Self-sufficiency can be an elusive goal for individuals with autism. Teachers, family members, job coaches, therapists, and others can help their friends with autism take steps toward being more independent by removing as many of the little barriers and logistical issues that arise in a day. Sometimes those barriers are something as simple as matching socks.
Many of my friends with autism get bogged down in details. Others just ignore details and only look at the big picture. For example, one person may be obsessed with making certain their socks are an exact match, while another friend with autism may not even notice that he forgot to put socks on his feet before leaving the house, even on a very cold day.
Sometimes we can introduce little strategies to help smooth over some of the details of daily living so our friends can concentrate more important issues. Here are a few ideas related to personal care to get your creative juices flowing so you can develop some personalized strategies.
1. MATCHING SOCKS. Consider purchasing only one brand and one color of socks so your friend with autism doesn’t need to spend an inordinate amount of time trying to locate an exact match to a lonely sock. If you only have one brand/style/color, every sock matches the next as they come out of the dryer. No one is sent on a wild goose chase looking for an elusive, wayward sock to match.
2. FAVORITE CLOTHES. Some people with autism love to wear the same shirt day after day. Life can get pretty rugged when the shirt is in the laundry or when the shirt finally wears out. If your friend with autism tends to attach to one shirt, consider purchasing two of the same t-shirts – or jeans, jacket, or shoes for that matter – when a favorite is found. Having a matching pair doubles the life of an obsessive favorite. Granted, our best strategy is to teach our friends with autism to be flexible about such things and to ignore their obsessions, but that is often easier said than done.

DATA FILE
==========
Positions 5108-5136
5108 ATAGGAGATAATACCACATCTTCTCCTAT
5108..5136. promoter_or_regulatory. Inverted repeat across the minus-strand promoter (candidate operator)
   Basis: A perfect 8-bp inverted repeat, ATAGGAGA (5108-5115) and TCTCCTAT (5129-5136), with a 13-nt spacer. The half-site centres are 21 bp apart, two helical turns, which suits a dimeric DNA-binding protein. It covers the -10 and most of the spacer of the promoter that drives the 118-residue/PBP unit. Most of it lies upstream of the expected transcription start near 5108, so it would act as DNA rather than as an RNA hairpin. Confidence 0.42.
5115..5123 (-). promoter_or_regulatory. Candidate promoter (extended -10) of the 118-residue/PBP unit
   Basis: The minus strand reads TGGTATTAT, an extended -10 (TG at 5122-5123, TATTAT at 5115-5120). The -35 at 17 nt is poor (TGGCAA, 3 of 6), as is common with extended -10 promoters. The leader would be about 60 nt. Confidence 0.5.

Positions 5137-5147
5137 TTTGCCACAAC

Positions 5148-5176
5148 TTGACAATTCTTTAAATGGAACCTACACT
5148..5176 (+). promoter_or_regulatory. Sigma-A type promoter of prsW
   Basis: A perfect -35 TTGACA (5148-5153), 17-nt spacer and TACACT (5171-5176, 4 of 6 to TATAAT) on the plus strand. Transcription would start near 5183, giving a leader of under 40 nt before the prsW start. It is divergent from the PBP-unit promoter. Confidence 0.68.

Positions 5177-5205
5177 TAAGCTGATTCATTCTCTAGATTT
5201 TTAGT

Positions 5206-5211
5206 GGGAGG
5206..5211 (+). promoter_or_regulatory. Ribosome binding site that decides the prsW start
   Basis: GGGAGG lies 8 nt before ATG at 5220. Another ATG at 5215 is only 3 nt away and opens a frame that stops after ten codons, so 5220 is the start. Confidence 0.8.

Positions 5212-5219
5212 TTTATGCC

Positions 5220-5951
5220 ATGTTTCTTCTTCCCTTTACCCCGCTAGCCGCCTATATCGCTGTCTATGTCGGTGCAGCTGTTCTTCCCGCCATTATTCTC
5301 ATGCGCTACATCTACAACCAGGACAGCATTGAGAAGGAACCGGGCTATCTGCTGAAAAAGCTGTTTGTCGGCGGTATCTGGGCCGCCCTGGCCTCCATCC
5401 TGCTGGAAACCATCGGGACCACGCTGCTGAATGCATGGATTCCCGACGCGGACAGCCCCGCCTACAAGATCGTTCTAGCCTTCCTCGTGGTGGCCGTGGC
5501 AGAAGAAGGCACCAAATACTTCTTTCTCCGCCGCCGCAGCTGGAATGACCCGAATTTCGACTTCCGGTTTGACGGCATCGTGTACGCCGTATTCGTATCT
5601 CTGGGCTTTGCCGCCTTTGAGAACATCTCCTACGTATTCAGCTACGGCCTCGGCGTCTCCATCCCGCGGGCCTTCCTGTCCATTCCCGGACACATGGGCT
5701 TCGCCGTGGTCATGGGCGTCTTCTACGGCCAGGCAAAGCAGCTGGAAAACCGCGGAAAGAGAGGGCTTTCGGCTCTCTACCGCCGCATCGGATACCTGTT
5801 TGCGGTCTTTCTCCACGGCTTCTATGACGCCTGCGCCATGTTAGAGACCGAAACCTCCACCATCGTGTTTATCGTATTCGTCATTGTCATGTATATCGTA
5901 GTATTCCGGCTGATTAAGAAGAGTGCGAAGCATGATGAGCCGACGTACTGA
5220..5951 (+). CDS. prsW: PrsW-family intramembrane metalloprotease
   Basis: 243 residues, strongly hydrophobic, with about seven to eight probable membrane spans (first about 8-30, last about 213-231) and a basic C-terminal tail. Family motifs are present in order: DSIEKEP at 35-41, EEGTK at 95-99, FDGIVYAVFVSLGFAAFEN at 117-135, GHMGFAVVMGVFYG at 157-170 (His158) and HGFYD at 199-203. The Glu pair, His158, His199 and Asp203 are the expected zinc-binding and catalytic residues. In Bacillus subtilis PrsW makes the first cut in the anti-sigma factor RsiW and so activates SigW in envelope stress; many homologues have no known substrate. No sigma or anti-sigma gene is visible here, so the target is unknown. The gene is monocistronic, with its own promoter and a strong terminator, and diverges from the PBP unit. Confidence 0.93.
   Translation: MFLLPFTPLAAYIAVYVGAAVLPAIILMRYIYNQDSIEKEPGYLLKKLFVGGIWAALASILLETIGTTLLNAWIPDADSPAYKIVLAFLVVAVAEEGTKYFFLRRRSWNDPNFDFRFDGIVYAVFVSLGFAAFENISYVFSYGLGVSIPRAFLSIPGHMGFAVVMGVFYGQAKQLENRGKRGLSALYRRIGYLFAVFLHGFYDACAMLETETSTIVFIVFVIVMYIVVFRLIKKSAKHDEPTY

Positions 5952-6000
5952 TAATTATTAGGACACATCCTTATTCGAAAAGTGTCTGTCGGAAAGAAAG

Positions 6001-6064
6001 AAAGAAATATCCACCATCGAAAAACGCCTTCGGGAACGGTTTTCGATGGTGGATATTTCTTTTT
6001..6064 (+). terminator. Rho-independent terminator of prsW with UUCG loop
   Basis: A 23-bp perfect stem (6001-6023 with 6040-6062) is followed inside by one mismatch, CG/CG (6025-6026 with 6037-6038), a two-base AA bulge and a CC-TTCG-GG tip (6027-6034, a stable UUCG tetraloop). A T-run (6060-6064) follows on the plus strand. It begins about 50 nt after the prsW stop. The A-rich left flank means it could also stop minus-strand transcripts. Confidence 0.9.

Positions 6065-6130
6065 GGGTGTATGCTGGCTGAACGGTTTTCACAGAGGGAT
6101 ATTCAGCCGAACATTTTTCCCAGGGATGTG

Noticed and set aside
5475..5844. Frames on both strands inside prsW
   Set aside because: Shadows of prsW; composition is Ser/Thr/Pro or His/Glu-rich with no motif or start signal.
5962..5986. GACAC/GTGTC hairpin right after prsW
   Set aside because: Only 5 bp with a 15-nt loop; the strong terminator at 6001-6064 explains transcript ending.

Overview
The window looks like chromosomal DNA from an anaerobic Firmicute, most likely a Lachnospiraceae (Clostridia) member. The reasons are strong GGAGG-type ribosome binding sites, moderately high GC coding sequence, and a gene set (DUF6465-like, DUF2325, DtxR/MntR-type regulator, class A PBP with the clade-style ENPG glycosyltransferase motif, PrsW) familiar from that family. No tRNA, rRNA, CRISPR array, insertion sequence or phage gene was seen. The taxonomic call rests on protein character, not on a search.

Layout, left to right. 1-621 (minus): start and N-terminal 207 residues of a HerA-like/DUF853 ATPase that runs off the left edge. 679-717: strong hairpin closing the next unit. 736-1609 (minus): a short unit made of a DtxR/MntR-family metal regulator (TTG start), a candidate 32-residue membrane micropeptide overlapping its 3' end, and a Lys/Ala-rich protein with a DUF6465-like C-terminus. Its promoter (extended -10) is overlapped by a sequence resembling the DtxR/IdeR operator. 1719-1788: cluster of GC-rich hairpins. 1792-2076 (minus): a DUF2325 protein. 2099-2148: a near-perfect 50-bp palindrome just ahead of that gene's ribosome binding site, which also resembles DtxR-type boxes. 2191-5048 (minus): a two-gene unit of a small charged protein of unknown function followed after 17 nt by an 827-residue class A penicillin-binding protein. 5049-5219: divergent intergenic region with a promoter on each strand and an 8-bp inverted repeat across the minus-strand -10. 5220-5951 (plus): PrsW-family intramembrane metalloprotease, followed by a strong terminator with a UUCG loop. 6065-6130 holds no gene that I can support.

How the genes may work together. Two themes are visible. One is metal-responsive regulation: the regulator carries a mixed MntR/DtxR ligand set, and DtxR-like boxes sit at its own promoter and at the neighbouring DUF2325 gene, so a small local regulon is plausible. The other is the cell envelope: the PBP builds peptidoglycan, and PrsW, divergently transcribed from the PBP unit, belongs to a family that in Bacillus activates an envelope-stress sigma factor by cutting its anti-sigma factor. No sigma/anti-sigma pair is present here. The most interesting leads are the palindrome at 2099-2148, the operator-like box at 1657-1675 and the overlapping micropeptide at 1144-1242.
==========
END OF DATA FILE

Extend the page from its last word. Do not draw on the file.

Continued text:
3. FAVORITE PILLOW. The “double-up” strategy also works well for favorite bedding. If you can see your friend is quite attached to a favorite pillow, sheet, blanket, or pajamas, zip to the store and buy a duplicate so you have some leeway for washing items without causing a major meltdown.
TIP FOR THE DAY. One key to contentment for individuals with autism and the people around them is to find ways to smooth out daily life so they can focus on personal relationships rather than wasting time and energy obsessing about little details such as perfectly matched socks.
NOTE TO READERS AND LISTENERS: I am Cathy Knoll, a board certified music therapist and long-time friend of many folks with autism. At FAQautism.com we are committed to providing free, practical, everyday tips for making life better for people with autism. Feel free to send me a confidential email at talk@FAQautism.com with your thoughts or challenging situations or innovative solution. And don’t forget to check out our website for a wealth of ideas and a glimpse into the world of autism. http://FAQautism.com